All you need to know about Annalise Murphy

Updated: August 6, 2012

Who is Annalise Murphy?  How did she qualify for London 2012?  Any family background in sailing?

“As Annalise  said recently  the Germans get an Audi TT each, and she gets to carry Mr Tayto.”

Annalise Murphy is a 22 year old UCD student who is competed her first Olympic Games in London and finished 4th.  She sails a boat called the Laser Radial which is the Women’s Single Handed Olympic Class. A typical day’s training for Annalise can vary from a 4 hour cycle around the Dublin Mountains, intense strength and conditioning workouts with Mark Mc Cabe in Sport’s Med Ireland to on the water sessions out of her home club the National Yacht Club in DunLaoghaire. When abroad Annalise will bring her bike and her boat to continue this training and to compete in the different regattas around the world. She qualified for London 2012 in  Perth, Western Australia last December. December.  Perth was a great success for Annalise where she finished 6th overall securing her place in London 2012 by a large margin. This year has been a mix of highs and lows but overall Annalise’s consistency in putting series of races together has improved. She had a disappointing event in Palma and at the Worlds in Germany but climbed back up from this low to win bronze again at the Sail for Gold Regatta  in Weymouth, a town she has always loved and where some of her most inspiring performances have been achieved,even before this week. At 6ft 1 inch (185cm)  and  72kg (159lbs) she is an ideal build for the Laser Radial class and of course she also benefits from having a great family background. Mum Cathy and Dad Con were well known sailors. Her hobbies she says are : “Sailing, surfing, hockey”. It is a hugely expensive sport and Annalise  has no sponsorship apart from a very welcome   €5,000 donated to a few athletes by Tayto.  in return for which they carry Mr Tayto around for photographs. As Annalise  said recently  the Germans get an Audi TT each, and she gets to carry Mr Tayto. However that could well now all change after such a tremendous performance in Weymouth with hopefully even better to come. It does help though that she received a podium grant of Euros 40,000 from the Irish Sports Council though that does not last long when you take into account the huge cost of world travel, accommodation and associated expenses but of course her family have been of tremendous help down through the years. Her  Mum  Cathy (nee McAleavey), represented Ireland in sailing at the 1988 Olympic Games Cathy with husband, Con, (also a fine sailor,indeed Cathy’s coach at the Seoul Olympics) , still holds the Round Ireland speed record, set in 1993 as crew on Steve Fossett’s trimaran Lakota. ‘I’ll leave that record to my parents,’ Annalise told the ‘Irish Times’ on receiving a Sportswoman of the Month award The  three Murphy offspring,   Claudine, Finn and Annalise, “grew up thinking that the Olympics was just something you did”, Cathy told the “Irish Times” in an interview last week. Annalise,she explained,  pushed on with her Olympics campaign after her Leaving Certificate, Claudine knuckled down to her engineering degree and went on to do a masters in biomechanics. “Now they’re so close,” she says. Claudine flew back this week from the Dominican Republic – where she had been kiteboarding – to support her sister. Kiteboarding is a sport that happens to be making its debut at the Rio de Janeiro Olympics. “Claudine is thinking of having a go. My husband has gone grey . Cathy joked with the “Irish Times”. Finn meantime has “taken over” Annalise’s Twitter and Facebook accounts and is keeping her legion of fans up todate   @annalise_murphy    and via Annalise crewed her first boat at the tender age of six and first moved to her current Laser Radial class back in 2005. Currently ranked 11 in the world, she showed her class and early promise by finishing eight  the 2009 Worlds. She is currently on ‘sailing leave’ from her  science degree in UCD to allow her to  concentrate full time on sailing, in that quest for a medal in the Olympics. Back in December, after qualifying via Perth ,  she told RTE  : ”After this year I feel like I am a medal contender for the Games. 2011 has been a brilliant year for me: I’ve finished in the top ten at every World Cup – bar one where I was 11th – and sixth at the Olympic Test Event and now the worlds.”. Annalise told the I.S.A.F in Weymouth this evening  :  “It can’t get much better than winning the first four races but there’s still six fleet races left so it’s going to be really tough. All of the girls are really good and I think I’ve had a bit of luck and things have gone my way but that doesn’t always happen in sailing.” With further big winds predicted throughout the week Murphy, who is one of the best big wind Laser Radial sailors, is taking it day by day, “I’m trying not to look at the forecast,” said Murphy. “We’ve got a forecast guy and he tells us in the morning what’s going to happen. I don’t want to think about it too much but if you start speculating on the forecast you’re just going to get obsessed with what could happen.”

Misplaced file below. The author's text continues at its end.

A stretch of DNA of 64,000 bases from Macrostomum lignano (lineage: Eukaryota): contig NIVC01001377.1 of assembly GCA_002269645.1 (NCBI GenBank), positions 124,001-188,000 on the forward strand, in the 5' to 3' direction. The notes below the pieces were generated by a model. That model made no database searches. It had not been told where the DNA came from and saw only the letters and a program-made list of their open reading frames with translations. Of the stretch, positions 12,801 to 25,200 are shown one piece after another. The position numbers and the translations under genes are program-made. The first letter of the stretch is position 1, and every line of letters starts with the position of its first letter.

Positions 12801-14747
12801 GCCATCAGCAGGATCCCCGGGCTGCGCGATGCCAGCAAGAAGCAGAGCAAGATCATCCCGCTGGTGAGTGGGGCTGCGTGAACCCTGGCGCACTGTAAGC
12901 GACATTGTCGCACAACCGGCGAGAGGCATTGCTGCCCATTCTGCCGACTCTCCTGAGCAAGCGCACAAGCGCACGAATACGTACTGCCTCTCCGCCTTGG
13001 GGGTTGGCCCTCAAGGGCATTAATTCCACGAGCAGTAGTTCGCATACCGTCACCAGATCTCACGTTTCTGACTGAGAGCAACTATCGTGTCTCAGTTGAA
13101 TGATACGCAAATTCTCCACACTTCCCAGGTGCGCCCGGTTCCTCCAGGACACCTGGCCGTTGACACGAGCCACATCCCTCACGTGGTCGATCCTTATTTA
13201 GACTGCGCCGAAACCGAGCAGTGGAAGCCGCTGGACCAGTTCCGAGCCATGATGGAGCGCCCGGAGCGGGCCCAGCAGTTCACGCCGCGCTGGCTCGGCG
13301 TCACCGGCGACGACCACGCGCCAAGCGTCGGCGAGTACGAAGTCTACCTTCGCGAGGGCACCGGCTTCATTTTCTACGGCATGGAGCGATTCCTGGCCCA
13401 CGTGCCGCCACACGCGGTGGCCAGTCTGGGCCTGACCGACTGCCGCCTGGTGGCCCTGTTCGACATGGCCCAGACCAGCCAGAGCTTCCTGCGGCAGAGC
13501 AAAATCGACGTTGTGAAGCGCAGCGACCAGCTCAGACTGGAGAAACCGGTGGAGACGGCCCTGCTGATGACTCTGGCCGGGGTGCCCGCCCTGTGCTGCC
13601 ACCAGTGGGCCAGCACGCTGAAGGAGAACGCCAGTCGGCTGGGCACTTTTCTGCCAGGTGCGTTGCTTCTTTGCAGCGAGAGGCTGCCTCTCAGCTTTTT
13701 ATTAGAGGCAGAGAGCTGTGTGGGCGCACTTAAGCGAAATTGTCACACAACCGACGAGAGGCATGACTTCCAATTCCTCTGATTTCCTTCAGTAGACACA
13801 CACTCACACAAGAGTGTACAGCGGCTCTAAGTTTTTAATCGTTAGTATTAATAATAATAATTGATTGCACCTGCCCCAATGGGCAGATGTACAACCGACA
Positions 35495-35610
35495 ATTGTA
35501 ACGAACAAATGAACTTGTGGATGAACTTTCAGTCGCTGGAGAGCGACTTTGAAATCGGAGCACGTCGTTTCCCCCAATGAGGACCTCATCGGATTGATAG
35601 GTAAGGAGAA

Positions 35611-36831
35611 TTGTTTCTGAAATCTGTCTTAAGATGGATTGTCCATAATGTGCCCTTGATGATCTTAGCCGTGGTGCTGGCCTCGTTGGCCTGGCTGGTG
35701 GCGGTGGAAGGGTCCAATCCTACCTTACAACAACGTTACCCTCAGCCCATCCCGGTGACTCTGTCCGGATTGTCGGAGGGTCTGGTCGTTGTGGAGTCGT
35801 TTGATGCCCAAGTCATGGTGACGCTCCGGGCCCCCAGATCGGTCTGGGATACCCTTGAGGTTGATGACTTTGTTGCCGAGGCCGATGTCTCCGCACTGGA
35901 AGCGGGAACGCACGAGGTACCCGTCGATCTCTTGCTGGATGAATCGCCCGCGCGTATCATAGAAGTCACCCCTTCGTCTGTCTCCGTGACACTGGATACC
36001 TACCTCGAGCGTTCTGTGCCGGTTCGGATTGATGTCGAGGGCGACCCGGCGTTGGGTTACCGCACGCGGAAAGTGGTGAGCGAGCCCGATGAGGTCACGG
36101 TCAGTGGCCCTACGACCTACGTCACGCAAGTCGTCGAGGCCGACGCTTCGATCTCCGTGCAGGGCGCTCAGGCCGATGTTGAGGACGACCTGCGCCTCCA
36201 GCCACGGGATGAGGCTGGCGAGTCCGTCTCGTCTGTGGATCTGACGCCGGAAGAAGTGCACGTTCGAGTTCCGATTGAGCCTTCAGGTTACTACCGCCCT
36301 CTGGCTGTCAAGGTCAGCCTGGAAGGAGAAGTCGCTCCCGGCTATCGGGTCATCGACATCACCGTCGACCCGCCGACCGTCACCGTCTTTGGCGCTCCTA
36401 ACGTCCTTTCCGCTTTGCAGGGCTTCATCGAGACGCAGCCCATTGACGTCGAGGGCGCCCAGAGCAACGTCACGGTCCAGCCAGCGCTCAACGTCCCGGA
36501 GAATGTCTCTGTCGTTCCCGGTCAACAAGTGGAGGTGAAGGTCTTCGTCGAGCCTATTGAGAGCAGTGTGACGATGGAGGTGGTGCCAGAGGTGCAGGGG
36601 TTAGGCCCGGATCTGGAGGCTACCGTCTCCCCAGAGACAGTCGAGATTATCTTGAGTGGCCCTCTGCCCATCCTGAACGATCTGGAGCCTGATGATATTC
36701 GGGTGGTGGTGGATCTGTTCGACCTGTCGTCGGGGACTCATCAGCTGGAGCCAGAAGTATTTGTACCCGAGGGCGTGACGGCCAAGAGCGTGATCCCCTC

Fleet overall after Medal Race
Rk Race Points +
1 2 3 4 5 6 7 8 9 10 M TOT Net
1 CHN 5 8 11 3 5 4 1 4 1 2 2 46 35 +
2 NED 6 3 4 5 6 1 4 3 6 1 4 43 37 +
3 BEL 3 2 3 8 1 5 8 1 8 3 6 48 40 +
4 IRL 1 1 1 1 8 19 2 10 3 7 10 63 44 +
5 GBR 7 10 2 2 2 11 6 8 42BFD 4 8 102 60 +
6 LTU 2 13 9 10 3 14 11 7 7 6 14 96 82 +
7 FIN 4 6 15 4 19 21 3 2 16 5 20 115 94 +
Rules of Laser radial class

Points are awarded in each race: first scores one point, second scores two points, etc. There are ten races which nine are counted towards your score and then finally a medal race. The 10 best sailors then advance to the medal race. Points are doubled, so first place gets two points, second gets four, etc. The points total after the medal race determines the placings. The athlete/crew with the lowest number of points is the winner.